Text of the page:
Of course Stuart Broad had the final word. Of course, at the end of a series he has dominated since his spell with the second new ball on the fourth evening of the second Test, it was his wicket that sealed the series.
Some might argue that Broad dominated the series even before he was selected. His omission from the side for the first Test so disappointed him that he made the unusual decision to give an interview midway through a game in which he was not involved to express his frustration. He also suggested he was bowling as well as ever.
It’s one thing to talk a good game; it’s quite another to back it with performances. And, over the last couple of weeks, Broad has proved his point more eloquently than his words ever could. The upshot is, a campaign that started with him struggling to get into the side has finished with him being named player of the series. The third Test produced his best innings analysis since 2016 and both his best match analysis and highest innings since 2013.
Back to his best? Well, maybe. In truth, he is a slightly different bowler to the man who was winning Tests for England a decade ago. Certainly not worse; just different. For while he was once capable of delivering genuinely quick spells and tended to hit just back of a length, he now pitches a yard or so fuller and nags away on off stump like an unpaid bill. He’s not quite as quick but he has just finished his third series out of four (the Ashes and the South Africa tour were the others) as England’s leading wicket-taker.
Where once he was inclined to resort to the bouncer just a bit too quickly, it’s almost as if his slightly diminished pace has forced him to find different ways to defeat batsmen. As a result, he’s become a more sophisticated bowler. It’s hardly surprising he has no intention of calling it a day just yet.
“You always hear ex-sportsmen saying they knew when it was time to go,” Broad said. “They say that lost that feeling.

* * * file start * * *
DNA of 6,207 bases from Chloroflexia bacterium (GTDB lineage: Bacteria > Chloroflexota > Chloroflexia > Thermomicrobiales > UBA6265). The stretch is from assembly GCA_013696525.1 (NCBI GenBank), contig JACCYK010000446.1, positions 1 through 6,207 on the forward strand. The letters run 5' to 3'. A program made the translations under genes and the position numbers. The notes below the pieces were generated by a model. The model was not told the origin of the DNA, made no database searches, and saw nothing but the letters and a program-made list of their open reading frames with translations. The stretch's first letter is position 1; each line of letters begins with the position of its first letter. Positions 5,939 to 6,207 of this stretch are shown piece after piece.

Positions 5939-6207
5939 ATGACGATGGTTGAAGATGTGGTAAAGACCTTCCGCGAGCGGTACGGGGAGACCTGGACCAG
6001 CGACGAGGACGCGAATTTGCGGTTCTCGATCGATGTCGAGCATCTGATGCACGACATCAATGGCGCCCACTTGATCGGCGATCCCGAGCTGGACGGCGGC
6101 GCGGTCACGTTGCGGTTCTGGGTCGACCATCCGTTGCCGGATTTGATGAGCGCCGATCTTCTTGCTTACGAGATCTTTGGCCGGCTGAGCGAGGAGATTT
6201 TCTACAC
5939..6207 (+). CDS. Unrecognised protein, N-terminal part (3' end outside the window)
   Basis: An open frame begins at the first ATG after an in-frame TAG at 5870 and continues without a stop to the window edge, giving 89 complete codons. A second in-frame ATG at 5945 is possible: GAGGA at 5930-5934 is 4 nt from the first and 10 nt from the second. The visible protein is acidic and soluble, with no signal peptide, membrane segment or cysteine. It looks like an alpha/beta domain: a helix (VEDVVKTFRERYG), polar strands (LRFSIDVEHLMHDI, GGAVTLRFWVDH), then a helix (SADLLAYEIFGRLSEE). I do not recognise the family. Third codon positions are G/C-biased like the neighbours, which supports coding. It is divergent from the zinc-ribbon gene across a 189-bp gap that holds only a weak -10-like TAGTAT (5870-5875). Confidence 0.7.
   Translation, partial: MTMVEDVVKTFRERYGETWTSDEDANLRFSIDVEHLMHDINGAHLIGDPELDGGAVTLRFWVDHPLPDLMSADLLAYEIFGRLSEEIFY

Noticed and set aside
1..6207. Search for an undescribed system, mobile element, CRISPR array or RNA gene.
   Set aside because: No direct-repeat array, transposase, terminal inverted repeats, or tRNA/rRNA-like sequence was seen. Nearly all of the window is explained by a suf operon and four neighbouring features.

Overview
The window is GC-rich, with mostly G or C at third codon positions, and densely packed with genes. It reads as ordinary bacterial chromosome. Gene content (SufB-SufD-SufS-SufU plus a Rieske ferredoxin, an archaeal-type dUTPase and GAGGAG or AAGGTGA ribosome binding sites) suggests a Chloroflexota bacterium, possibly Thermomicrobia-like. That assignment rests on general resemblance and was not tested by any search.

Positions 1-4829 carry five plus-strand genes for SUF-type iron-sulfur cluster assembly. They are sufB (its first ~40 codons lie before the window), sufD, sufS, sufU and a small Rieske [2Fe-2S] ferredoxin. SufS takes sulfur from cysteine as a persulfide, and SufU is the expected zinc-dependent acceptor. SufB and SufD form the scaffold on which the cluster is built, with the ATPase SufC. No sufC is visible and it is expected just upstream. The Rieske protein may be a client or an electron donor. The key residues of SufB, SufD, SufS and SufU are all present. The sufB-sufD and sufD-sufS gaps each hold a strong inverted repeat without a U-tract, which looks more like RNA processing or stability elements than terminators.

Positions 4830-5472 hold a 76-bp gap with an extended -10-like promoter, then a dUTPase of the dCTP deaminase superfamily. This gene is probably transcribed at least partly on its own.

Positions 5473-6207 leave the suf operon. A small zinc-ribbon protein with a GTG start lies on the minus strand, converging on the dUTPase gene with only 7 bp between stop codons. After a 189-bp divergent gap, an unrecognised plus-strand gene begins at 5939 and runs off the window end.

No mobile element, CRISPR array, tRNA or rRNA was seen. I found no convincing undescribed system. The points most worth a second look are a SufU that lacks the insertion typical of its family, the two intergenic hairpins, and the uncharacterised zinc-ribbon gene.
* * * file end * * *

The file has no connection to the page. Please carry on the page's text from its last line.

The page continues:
“Well, I’ve still got it in abundance. A couple of weeks ago I was in a bit of a thinking place. I couldn’t leave a cricket ground where I’d been left out. I thought ‘where am I going here?’
“But I’m glad I stayed strong because I’m very happy two weeks later.
“I feel I’m bowling as well as I ever have. I’ve done some technical work and changed my run-up in the last 18 months. I’m challenging the stumps and trying to make the batsmen play as much as possible. That’s a tactical thing that’s really taken me to a really exciting level.
“I felt like my alignment to the stumps was really good in this game. I had a bit of confidence and match practice from the second Test so my tempo and alignment felt like every time I released the ball I could bring off stump into play.
“That’s my go-to: I want to make the batsman play. I don’t like to get left too often. When you come on a pitch with a little bit of wear that’s keeping low, that’s sort of my dream pitch. Most fast bowlers like it flying through, catching the edge and going to slip at chest height but if I can bring the stumps into play, it really suits my style.”
If Broad required any inspiration for the pursuit of sporting excellence in his mid-30s, he doesn’t have far to look. James Anderson‘s hunger to pick up new skills and his dedication to his fitness have carried him to the brink of 600 Test wickets. Broad doesn’t rule out pushing on to the same milestone.
“Jimmy is my idol on that,” Broad said. “He turns 38 during this break we have now. He’s someone I have watched very closely and has been a great friend of mine for many years.
“Also, the way he has maintained himself and kept upskilling himself to be able to not just compete but get better at this level. You look at both of our records over the last few years, we are actually improving. Compare my last 18 months to my career record, it’s way better. It’s a great sign.